PR Hacking – Introducing automation & AI in our daily PR lives

Hacking is a strange word… Most people immediately think about hooded youngsters typing away on a keyboard and breaking into computer systems and secret servers. But there are two other correct definitions of the word “hack” and they are closer to what I want to share with you.

To hack (also) means to “cut away” and to “manage” or “cope” with something.

And that’s what this article is all about. PR Hacking is about cutting away all unnecessary and unproductive tasks and managing our daily public relations activities in a different way.

Let’s face it… most of us in our profession are operational types. Yes we do brainstorm on a clever strategy from time to time and we do have our consulting hat on with several clients. But about 70 percent of our job is about content creation, relationship building, reporting and reaching out to others.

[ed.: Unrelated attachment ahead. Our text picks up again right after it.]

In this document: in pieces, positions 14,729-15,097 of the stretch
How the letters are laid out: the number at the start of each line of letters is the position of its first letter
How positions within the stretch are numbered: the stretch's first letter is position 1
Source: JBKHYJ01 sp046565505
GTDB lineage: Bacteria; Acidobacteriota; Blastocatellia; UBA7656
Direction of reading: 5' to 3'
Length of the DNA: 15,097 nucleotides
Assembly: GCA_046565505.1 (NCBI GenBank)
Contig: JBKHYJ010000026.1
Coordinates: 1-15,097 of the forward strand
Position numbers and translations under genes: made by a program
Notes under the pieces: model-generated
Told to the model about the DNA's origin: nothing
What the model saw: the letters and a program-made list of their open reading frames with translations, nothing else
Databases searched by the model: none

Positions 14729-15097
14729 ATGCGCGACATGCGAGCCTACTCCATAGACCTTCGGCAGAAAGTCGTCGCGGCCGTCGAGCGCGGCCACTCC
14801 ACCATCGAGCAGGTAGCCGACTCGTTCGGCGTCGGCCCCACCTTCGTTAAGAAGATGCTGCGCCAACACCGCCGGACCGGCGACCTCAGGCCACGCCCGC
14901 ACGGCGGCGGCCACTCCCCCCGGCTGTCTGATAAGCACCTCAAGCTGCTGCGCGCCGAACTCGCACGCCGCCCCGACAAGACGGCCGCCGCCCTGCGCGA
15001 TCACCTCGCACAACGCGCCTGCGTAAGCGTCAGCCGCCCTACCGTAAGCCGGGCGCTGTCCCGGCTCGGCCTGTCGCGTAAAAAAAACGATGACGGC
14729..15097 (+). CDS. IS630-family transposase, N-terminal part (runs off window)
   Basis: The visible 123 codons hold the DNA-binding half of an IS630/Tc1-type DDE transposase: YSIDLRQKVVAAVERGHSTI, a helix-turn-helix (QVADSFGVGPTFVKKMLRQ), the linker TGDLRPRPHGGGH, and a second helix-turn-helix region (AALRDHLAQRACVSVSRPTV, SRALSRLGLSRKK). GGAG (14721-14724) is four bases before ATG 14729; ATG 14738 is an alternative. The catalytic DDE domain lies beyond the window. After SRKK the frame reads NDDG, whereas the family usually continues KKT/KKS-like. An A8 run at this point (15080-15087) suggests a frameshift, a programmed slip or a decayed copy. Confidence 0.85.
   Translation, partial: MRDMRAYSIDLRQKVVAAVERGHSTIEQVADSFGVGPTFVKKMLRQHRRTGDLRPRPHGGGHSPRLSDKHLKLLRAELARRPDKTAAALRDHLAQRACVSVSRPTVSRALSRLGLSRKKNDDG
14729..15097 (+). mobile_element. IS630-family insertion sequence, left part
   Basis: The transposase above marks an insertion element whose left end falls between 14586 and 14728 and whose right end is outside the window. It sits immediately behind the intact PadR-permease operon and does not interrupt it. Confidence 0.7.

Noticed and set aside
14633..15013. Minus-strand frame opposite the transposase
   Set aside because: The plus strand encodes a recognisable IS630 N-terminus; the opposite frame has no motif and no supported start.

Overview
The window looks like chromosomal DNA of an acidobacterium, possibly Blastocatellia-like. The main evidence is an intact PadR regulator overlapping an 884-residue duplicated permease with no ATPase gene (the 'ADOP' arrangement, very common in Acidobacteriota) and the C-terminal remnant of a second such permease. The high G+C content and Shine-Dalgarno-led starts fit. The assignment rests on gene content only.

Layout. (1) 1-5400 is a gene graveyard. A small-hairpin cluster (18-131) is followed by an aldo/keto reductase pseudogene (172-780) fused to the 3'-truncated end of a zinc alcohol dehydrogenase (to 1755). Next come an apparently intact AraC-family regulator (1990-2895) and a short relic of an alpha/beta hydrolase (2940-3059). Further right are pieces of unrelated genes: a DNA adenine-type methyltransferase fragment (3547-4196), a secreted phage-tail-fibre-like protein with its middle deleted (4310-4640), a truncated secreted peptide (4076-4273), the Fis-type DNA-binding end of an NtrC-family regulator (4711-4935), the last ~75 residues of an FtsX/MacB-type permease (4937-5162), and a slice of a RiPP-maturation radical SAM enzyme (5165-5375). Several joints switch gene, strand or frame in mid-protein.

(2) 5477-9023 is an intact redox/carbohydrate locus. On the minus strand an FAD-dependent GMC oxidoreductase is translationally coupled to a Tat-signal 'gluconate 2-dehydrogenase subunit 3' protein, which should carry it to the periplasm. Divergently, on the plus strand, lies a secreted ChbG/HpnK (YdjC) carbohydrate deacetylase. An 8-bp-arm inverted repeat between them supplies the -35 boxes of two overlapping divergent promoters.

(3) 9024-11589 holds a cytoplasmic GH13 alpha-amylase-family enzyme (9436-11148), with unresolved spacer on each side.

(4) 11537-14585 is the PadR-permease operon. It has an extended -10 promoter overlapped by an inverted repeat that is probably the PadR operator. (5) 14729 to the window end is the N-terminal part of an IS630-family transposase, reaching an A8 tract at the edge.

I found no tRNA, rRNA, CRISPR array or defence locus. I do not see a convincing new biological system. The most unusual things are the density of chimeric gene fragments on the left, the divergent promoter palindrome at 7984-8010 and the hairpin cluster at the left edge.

Of those 70 percent, several tasks and activities are done over and over again. Some are creative, others are straight forward boring and unproductive.

Consider this; the average American white collar worker has about 62 meeting per month. 50% of those meetings are considered time wasted, which comes down to an average of 31 hours spent in unproductive meetings per month. Again, on an average we receive 304 weekly emails, we check our inbox 36 times per hour and it takes us 16 minutes to refocus after handling incoming email. And don’t get me started about keeping a “media list” in Excel Hell!

So how would you “hack” this? When I work with a team we apply several techniques from AGILE & SCRUM project management. These are methodologies for software development teams which translate rather well to public relations activities.

One of the practical applications I use is the 15 minute meeting. Just a quarter of an hour in total with the team, where every team member answers three questions; what have you achieved yesterday, what’s the plan today and is there anything (or anyone) keeping you from executing what you have planned? Short, to the point and no frivolous add-ons. We do this every single day.